Great photos of that banded phase Snouted Cobra :thumbs_up: In 1999, I saw a Black mamba in a tree in Letaba and a few years later I saw a Boomslang in a tree above my tent in Lower Sabie camp (old camping area). Wonderful :thumbs_up: !!!

Eagle Eyes

Yes you are right, the Rinkhals and the Snouted Cobra both have a neurotoxic venom - primarily, but all venomous snakes have a cocktail of venom with one of the types(cyto, neuro, heamo) most of the time more dominant. The cytotoxic effects of the Rinkhals and Snouted Cobra bites I saw with people that have been bitten and where the snakes were positively identified by someone with over 15 years of experience with snakes / be a hobby for over 15 years.

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Re: Interesting and NB Facts About Puff Adders and Other Snakes

Unread postby Meandering Mouse » Sat Jul 10, 2010 3:22 pm

Jumbo :clap: :clap: :clap: stunning picture.

One thing that I would like to mention is the snake/reptile brain.

My biggest horror of reptiles was the thought that there was malevolent intent, in other words, they were out to get me. I might mention at this point that I had a snake phobia. It was so bad when I was a child that I could not sleep at night.

Once I realised that the reptile brain was as intelligent as my hand reaction on a stove, I could relax.

It has made me more relaxed, but also more respectful of reptiles.

It fascinates me that the root of my own DNA is a snake. It is pure, pure instinct.
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Re: Interesting and NB Facts About Puff Adders and Other Snakes

Unread postby oddesy » Sat Jul 10, 2010 4:11 pm

Great photos jumbo :thumbs_up: :thumbs_up:

And an interesting thread everyone :thumbs_up: :clap: My past trip to kruger was filled with snake sightings many more than i can ever remember in a single holiday :shock: 1 very young puffadder and three adults as well as a massive mfezi and unfortunately a dead boomslang :( .But of all the animals snakes still give me shivers :lol:

Interesting post MM, never thought about it like that :thumbs_up:
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Re: Interesting and NB Facts About Puff Adders and Other Snakes

Unread postby noel » Sat Jul 10, 2010 8:14 pm

Lovely thread, seeing that I am always lookout for sssssnakes when in the KNP.

MY son has loved snakes, since he was 5 years old, he is now 15, has had numerous snakes over the years, and still has two. Well, having a son who loves snakes, means that as a dad you have to know a lot about snakes-which ones are venomous and which are not, especially when he goes "hunting" for snakes.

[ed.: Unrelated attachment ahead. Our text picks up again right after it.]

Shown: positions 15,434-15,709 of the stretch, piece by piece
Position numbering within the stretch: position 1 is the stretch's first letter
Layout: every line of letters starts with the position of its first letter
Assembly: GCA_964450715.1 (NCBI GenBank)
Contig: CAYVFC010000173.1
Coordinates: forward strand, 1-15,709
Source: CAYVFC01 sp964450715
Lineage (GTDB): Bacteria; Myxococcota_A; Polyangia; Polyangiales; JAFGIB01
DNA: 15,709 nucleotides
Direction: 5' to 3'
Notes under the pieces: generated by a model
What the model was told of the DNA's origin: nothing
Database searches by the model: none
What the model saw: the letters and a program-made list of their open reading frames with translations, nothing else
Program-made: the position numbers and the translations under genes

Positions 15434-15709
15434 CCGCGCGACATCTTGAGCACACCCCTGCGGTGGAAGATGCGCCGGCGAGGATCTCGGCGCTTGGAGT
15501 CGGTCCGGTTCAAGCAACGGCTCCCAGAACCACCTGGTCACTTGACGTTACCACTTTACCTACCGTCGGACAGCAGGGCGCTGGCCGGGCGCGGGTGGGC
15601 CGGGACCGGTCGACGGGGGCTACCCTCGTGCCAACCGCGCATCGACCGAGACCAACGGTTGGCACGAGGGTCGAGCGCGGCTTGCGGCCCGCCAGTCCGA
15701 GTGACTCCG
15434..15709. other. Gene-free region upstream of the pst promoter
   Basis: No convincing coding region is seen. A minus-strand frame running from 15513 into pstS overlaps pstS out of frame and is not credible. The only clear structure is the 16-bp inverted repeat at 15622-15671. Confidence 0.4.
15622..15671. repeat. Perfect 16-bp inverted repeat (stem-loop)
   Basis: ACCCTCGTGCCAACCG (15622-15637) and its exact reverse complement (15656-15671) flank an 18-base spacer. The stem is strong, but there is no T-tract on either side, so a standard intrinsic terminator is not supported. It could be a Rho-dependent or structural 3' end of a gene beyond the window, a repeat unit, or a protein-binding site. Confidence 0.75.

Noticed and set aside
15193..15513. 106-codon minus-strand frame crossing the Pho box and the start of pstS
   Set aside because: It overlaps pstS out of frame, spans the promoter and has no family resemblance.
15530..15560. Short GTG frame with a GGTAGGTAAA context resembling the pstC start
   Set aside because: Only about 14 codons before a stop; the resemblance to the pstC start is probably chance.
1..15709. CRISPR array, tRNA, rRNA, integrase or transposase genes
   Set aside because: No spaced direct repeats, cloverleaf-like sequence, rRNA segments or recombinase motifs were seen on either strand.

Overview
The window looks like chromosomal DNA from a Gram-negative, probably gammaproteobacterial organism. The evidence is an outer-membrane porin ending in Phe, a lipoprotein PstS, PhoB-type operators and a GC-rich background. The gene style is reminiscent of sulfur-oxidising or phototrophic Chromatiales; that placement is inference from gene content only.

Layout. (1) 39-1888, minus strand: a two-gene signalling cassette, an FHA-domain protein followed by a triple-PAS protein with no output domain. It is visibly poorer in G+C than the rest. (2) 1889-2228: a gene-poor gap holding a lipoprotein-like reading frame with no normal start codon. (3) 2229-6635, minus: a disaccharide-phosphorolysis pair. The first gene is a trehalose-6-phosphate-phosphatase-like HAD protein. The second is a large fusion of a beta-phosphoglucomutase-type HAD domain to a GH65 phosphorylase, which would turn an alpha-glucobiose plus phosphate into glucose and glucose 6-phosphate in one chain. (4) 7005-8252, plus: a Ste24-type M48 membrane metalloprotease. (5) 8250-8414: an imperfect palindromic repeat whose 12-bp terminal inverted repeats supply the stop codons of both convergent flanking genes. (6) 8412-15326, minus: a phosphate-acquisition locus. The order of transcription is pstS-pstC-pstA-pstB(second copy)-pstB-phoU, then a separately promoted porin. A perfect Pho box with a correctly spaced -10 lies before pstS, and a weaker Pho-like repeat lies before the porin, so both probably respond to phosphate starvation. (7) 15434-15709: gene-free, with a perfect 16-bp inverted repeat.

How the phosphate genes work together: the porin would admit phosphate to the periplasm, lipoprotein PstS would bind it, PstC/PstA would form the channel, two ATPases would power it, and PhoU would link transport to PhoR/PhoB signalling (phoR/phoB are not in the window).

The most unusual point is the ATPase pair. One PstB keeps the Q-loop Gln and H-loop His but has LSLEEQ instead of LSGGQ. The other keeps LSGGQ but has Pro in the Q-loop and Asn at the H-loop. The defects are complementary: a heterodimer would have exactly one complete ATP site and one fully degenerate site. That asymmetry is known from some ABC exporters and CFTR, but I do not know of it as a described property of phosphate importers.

Visits to snake parks was a must, and we often visited the Snake park at Haartebeestpoort Dam, well worth a visit. There they will tell you that a bite from a Puff Adder is like putting your hand in boiling hot oil. So I doubt very much that you will not know if you have had a "dry" bite from a Puffie. You would know for sure. And as a matter of interest, as far I know, Puffies do not give "dry" bites-they apparently do not have that control over their venom glands and has something to do with the muscular action involved in opening and closing the fangs for a strike. Then the venom inevitably flows. Do not wish it on my worst enemy. More bites from a puffie results in amputation than not.

And as far as I know its venom is only cytotoxic but of left untreated will result in heamotoxic and neurotoxic trouble.

Have not seen one in the KNP yet, but have seen them in other reserves. Seen Moz Spitter twice, boomslang once, and my favourite-Rock Python once. A few non venomous ones in between.

Have a great weekend snake lovers and other interested parties.

Noel

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Re: Interesting and NB Facts About Puff Adders and Other Snakes

Unread postby fooble » Sun Jul 11, 2010 9:17 am

Puff adder venom is indeed Highly Cytotoxic which is a slow acting cytotoxic or "cell destroying" venom. A bite will cause severe local and systemic symptoms which lead to extensive tissue damage which is incredible painful as the cells are basically being "destroyed or broken down" failing successful treatment necrosis in the tissue will which can lead to gangrene and secondary infections thus causing the lose of digits or arms/legs.

The puff adder a long with the Mozambique Spitting Cobra or Mfezi is responsible for most of the bites here in Southern Africa.

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Re: Interesting and NB Facts About Puff Adders and Other Snakes

Unread postby jacks » Mon Jul 19, 2010 9:28 pm

Eagle eyes, I think the name you were looking for is compartment syndrome - where the limb swells so much that the blood supply to the area is cut off. This is a medical emergency and needs to be operated on immediately.

I treated two stiletto snake bites in the park and the overwhelming symptom seemed to be the intense pain not relieved by either morphine or anti- inflammatories like Voltaren. Sloughing occurred at the bite area.

I am reading this post with great interest as my son is an avid snake collecter. We were taught at med school that although the puffie is mainly cytotoxic, a large dose of venom into the bloodstream has neurotoxic properties

Luckily for us the boomslang is also a very docile snake since the anti-venom is only available from gauteng. However, one has 48 hours to obtain the anti venom before the blood starts to break down.

You are right about the panic reaction, and in fact the recommendation is that one should first administer a anti-histamine for several reasons

1) it calms people down
2) it prevents an allergic reaction to the bite
3) if anti-serum is required, the chances of a reaction to it will be less

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Re: Interesting and NB Facts About Puff Adders and Other Snakes

Unread postby fooble » Mon Jul 26, 2010 2:57 pm

To ADD a Atractaspis bibronii or Stiletto snake from Kwa Zulu Natal.